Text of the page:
For centuries Christian imagery was the main focus of mainstream artistic endeavour. Some of the most famous religious triptychs of the Middle Ages, such as Rubens ‘Elevation of the Cross’ (c16100 which can be seen in Antwerp Cathedral, or Master of Delft’s ‘Scenes from the Passion of Christ’ (c1510) on display at the National Gallery, London demonstrate the importance and value of religion in Western art at the time. Bible stories and religious events were depicted in often large, figurative paintings, using precious paint colours such as lapis lazuli blue, both of which served to impress the audience with the seeming veracity of their subject matter. But times were of course very different then than now. Religion was arguably so central to European culture that, with a largely illiterate proletariat, depictions of religious scenes informed and educated as well as decorated. As the centuries passed by and as the importance or domination of Christianity on the lives of the masses changed, religious images as art became increasingly subverted in a challenge to the Christian hegemony. The work of Sir Stanley Spencer springs to mind when I think of how this is exemplified in the 20th century. His work ‘The Resurrection, Cookham’ (1927) is set in the grounds of the Holy Trinity Church in his home village in Berkshire and shows Spencer’s friends and family from both Cookham and Hampstead, and others emerging from graves watched by figures of God, Christ and the saints. To the left of the church some of the resurrected are climbing over a stile, others are making their way to the river to board a Thames pleasure boat, others are simply inspecting their headstones. In creating this work which The Times art critic described as “the most important picture painted by any English artist in the present century…” Spencer brought religious art straight back to cultural prominence to a by now largely secular audience.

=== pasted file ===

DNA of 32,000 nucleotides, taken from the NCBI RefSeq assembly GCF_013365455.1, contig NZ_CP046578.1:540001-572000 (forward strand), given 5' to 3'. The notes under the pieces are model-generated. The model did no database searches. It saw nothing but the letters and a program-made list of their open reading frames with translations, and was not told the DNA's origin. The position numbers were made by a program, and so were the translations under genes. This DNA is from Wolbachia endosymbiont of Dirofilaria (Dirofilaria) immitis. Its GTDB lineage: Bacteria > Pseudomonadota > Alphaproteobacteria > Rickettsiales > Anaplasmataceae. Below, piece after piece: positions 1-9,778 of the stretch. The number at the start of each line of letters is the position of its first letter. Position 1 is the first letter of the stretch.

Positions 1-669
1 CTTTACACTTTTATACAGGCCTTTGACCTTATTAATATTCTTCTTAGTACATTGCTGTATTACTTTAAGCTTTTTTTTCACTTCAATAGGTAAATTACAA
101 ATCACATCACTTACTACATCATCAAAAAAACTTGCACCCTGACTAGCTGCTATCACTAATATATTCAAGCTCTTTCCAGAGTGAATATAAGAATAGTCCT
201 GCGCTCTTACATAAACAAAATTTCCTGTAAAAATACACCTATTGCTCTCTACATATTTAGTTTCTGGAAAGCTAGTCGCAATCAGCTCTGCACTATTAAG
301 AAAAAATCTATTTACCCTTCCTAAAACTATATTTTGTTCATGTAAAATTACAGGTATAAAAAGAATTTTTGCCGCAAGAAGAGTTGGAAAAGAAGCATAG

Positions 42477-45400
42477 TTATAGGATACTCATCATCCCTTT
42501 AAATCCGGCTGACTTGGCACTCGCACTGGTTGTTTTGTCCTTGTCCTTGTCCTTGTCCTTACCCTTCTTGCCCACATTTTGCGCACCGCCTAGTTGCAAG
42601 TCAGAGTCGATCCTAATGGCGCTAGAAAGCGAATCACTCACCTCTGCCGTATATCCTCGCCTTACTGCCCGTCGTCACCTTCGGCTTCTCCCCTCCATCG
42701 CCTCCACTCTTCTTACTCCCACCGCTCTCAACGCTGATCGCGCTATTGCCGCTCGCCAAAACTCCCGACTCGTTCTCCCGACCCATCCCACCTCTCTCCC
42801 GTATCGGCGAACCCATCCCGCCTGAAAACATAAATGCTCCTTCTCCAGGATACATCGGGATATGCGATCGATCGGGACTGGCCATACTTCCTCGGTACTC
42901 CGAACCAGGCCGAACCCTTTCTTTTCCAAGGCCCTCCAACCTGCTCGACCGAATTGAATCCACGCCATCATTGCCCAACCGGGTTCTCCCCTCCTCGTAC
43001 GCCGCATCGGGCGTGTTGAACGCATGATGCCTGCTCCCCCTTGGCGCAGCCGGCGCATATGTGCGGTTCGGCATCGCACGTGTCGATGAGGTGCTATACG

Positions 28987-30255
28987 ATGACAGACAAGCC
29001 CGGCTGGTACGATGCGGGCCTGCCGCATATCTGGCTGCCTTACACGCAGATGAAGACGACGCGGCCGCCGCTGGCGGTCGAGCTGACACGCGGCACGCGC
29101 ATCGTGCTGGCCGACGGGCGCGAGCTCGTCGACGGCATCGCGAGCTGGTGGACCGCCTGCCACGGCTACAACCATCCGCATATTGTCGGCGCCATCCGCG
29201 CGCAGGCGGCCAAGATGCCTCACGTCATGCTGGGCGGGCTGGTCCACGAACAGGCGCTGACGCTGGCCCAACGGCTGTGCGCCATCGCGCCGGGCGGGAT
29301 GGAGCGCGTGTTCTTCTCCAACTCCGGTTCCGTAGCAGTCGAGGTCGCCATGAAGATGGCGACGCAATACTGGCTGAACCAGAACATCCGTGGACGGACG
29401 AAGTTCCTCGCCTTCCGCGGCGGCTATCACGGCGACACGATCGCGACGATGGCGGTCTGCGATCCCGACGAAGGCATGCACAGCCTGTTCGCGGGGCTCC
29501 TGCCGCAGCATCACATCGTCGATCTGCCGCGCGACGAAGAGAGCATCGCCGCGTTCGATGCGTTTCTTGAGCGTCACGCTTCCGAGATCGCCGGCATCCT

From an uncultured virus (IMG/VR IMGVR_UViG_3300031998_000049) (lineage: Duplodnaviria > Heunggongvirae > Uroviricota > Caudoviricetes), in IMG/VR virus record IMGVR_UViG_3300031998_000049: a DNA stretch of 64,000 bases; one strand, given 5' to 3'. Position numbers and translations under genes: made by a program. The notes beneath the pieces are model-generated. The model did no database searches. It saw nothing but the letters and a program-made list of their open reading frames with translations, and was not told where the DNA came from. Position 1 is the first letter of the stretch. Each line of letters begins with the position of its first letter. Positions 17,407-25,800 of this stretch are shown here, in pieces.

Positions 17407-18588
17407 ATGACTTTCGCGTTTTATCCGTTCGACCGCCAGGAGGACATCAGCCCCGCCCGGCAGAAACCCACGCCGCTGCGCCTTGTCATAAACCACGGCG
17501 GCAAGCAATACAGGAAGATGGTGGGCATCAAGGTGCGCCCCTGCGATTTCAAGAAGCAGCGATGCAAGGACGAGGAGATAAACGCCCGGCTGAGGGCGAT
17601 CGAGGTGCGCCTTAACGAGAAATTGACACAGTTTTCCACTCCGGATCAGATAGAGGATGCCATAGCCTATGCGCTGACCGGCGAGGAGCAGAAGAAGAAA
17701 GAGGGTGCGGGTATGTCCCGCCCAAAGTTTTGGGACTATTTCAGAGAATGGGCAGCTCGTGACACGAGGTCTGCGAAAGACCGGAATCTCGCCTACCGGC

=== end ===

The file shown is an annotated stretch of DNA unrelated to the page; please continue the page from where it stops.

Moving forward to the current time, religious imagery in art and its use as a device to engage the audience in the comfort of the familiar, whilst challenging perceptions, is a common occurrence. Representations of Christianity in secular art are very common and are popular and acceptable in most modern genres. We do not generally treat a Christian religious image used in art as an object of reverence from a spiritual perspective – we are unlikely to be persuaded to buy such a piece from a religious standpoint.
In the Gallery we have ‘Adoration Bleu’ by Joel Moens de Hase (pictured above) showing a saintly nun gazing upwards, seemingly in some kind of ecstasy, but her picture is made up of hundreds of tiny images of ladies in their underwear.
Dean Kemp’s statue ‘Acceptance’ is of a topless man wearing jeans but with angels’ wings sprouting from his shoulders. Acceptance of religiosity? Acceptance of wings? Interesting questions that do not place religion at the centre of the statue’s meaning but which are implied.
Although the story of Icarus is taken from Greek Mythology is does proclaim many religious connotations notably the consequence of personal over-ambition. Ian depicts his figure with arms out stretched mimicking the crucifix, probably the most principal symbol for Christianity.
Finally, we have seen a great deal of interest in the religion themed pieces by Magnus Gjoen – a print of his piece ‘Mala Fide’ was snapped up by a discerning buyer in the gallery earlier in the year and this depicts Jesus holding two machine guns. The artists draw on a rich tradition of religious representation and yet they all have a twist in the tail
12A, Flying Horse Walk, Nottingham (UK)